Bond issuances put pressure on bank interest rates
Nguyen Ngoc Hoa, a member of National Assembly’s Economic Committee - 6/1/2016 2:53:42 PM
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Bank mobilisation and lending rates are predicted to rise. Nguyen Ngoc Hoa, a member of National Assembly’s Economic Committee and also deputy director of Ho Chi Minh City Department of Industry and Trade, sheds light on its impact on business performance as well as the inflation situation.
Why did bank interest rates slightly increase this year?
As of early May, 2016, nearly VND111.8 trillion ($5.1 billion) was raised for the state budget through government bond issuances, helping to offset over-spending and feed development investment projects. In this situation, banks had to raise their mobilising rates to attract depositors.
In reality, current mobilising and lending rates in the banking system have inched up one percentage point against late 2015. There have been a multitude of factors behind this move but in my view it was chiefly because the Ministry of Finance (MoF) had stepped up efforts to raise capital through bond issuance, piling pressure on the monetary market.
What is the real cause behind this movement?
As state budget actual expenditure has surpassed the collected total, to increase investment there is no way other than to issue government bonds to attract capital. Approximately VND96 trillion ($4.4 billion) was expected from this to manage the debt rollover target.
Various banks, using capital from the general public, have opted to buy the government bonds, in fact 80-90 per cent of the bond volumes were purchased by banks. This is because the bond yields were attractive and banks considered their purchases of government bonds to be a safer and less costly investment channel then lending firms. Firms, consequently, had to borrow at a higher rate for production and business activities.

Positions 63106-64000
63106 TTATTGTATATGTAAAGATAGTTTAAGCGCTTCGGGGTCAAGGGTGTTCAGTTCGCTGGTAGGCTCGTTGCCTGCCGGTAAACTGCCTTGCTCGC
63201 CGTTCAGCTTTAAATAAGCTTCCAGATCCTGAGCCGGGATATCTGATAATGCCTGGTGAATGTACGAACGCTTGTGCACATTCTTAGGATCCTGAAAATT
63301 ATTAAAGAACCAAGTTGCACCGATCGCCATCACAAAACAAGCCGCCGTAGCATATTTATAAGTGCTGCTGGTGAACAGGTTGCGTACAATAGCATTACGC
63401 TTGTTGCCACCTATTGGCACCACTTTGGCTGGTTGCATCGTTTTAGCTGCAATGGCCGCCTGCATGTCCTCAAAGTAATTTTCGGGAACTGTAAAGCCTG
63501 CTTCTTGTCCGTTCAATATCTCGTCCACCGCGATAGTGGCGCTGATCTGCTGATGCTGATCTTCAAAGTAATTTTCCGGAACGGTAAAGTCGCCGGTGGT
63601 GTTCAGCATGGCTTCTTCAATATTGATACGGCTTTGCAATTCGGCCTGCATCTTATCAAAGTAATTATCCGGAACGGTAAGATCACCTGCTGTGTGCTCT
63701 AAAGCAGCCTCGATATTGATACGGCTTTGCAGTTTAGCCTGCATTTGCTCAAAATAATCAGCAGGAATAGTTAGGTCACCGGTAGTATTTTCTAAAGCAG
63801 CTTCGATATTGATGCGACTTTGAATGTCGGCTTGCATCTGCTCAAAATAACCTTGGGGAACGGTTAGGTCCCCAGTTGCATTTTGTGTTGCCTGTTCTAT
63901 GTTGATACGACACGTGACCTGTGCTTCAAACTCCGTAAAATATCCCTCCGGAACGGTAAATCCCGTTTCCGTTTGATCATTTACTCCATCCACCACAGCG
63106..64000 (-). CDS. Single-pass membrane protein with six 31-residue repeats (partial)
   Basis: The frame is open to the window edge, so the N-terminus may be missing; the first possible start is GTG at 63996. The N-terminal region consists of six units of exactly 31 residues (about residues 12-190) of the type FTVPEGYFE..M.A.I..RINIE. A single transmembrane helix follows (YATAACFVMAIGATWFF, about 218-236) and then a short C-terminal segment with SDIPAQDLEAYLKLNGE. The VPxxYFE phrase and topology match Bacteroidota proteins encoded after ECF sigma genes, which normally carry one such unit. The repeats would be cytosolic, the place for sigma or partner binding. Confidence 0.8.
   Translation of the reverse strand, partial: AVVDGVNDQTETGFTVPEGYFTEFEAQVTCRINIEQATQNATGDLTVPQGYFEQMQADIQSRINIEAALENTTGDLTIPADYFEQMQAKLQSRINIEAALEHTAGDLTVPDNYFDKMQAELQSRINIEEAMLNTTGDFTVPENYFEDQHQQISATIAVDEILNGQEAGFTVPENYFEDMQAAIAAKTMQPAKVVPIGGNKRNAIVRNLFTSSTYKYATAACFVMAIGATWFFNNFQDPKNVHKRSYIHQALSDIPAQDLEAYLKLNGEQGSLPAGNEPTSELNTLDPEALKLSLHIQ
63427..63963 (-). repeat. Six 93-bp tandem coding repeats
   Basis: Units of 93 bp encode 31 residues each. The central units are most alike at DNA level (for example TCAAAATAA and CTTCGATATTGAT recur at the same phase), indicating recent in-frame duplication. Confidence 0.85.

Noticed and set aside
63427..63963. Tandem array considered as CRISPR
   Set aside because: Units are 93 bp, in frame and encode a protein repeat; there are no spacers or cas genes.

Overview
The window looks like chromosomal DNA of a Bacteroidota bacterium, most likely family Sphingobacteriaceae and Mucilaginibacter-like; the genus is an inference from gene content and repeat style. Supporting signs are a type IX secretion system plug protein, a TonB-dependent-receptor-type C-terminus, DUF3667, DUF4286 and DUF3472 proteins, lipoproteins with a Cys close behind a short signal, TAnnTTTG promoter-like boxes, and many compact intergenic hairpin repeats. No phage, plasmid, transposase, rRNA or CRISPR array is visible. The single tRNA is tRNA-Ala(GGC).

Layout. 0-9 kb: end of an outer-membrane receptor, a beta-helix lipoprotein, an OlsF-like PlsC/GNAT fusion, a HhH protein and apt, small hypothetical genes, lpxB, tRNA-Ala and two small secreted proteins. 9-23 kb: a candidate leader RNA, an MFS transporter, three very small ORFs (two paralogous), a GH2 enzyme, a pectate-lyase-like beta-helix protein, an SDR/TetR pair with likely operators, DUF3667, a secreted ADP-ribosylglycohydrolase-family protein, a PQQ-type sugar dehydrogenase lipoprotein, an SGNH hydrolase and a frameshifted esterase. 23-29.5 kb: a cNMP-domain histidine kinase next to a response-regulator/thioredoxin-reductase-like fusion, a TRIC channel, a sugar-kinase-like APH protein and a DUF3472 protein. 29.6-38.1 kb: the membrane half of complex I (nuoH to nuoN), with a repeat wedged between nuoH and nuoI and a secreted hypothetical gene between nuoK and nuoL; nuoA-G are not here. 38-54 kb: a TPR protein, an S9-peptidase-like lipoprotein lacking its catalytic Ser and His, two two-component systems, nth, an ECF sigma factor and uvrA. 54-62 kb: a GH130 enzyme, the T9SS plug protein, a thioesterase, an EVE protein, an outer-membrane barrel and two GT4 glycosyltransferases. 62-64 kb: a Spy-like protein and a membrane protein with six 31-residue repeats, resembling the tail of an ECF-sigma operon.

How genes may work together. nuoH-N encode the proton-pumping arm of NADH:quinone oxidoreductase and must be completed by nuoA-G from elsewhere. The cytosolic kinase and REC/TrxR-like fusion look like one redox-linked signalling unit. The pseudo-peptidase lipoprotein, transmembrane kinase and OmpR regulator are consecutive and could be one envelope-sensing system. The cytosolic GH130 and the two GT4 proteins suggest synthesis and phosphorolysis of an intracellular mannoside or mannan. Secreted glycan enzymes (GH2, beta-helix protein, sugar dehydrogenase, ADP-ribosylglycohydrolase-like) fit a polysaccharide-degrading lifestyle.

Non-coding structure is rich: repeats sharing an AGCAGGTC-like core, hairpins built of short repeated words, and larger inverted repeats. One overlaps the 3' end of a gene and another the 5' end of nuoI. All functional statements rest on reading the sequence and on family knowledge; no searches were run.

Experts are worried that the bank interest rates might further rise if there were no improvements to the aforementioned situation. Is this the case?
Over the past three years, the MoF has been proactive in restructuring government bond related debts by extending the lending duration. In most cases government bonds now span over five years while bond yields have been softening gradually, compared to the 2010-2013 period. This helps to alleviate the pressures tied with raising capital through government bond issuance.
In addition, the MoF is tightening government guarantees to help firms and some banks (such as the Vietnam Development Bank and Bank for Social Policies) raise capital, helping to cool the rate-driven competition in the monetary market.
However, from July 1, 2016, after the Law on State Budget 2015 came into force, the local budget’s outstanding loan balances could be expanded, prompting localities to increase bond issuances to invest in projects under medium-term investment plans. This may put pressure on the monetary market again as banks may have to raise the deposit rates to remain competitive with the bond yields offered by local governments.
What must we do in the medium and long-term to address the capital dilemma?
The Ministry of Planning and Investment and the Ministry of Finance are finalising the medium-term investment plan and medium-term financial plan under the principle of closely supervising state budget usage and maximally saving recurrent spending, etc.
In my view, localities are allowed to expedite investment development projects only when they are effective in saving regular spending as well as cutting off unnecessary investment plans. It is also important to mimimise the use of government bond capital for investment development projects on the part of localities.
In the coming term, the central bank (SBV) must keep a close watch on the domestic and international financial and credit markets and govern the monetary and credit policies flexibly, in coordination with fiscal policies, with the aim of stabilising the interest rate. It must focus on production and business activities while improving credit quality.
The MoF needs to maintain its initiative in carrying out fiscal policies and join hands with the SBV in setting suitable government bond issuance volumes and timelines to ensure macro-economic balance and public debt security.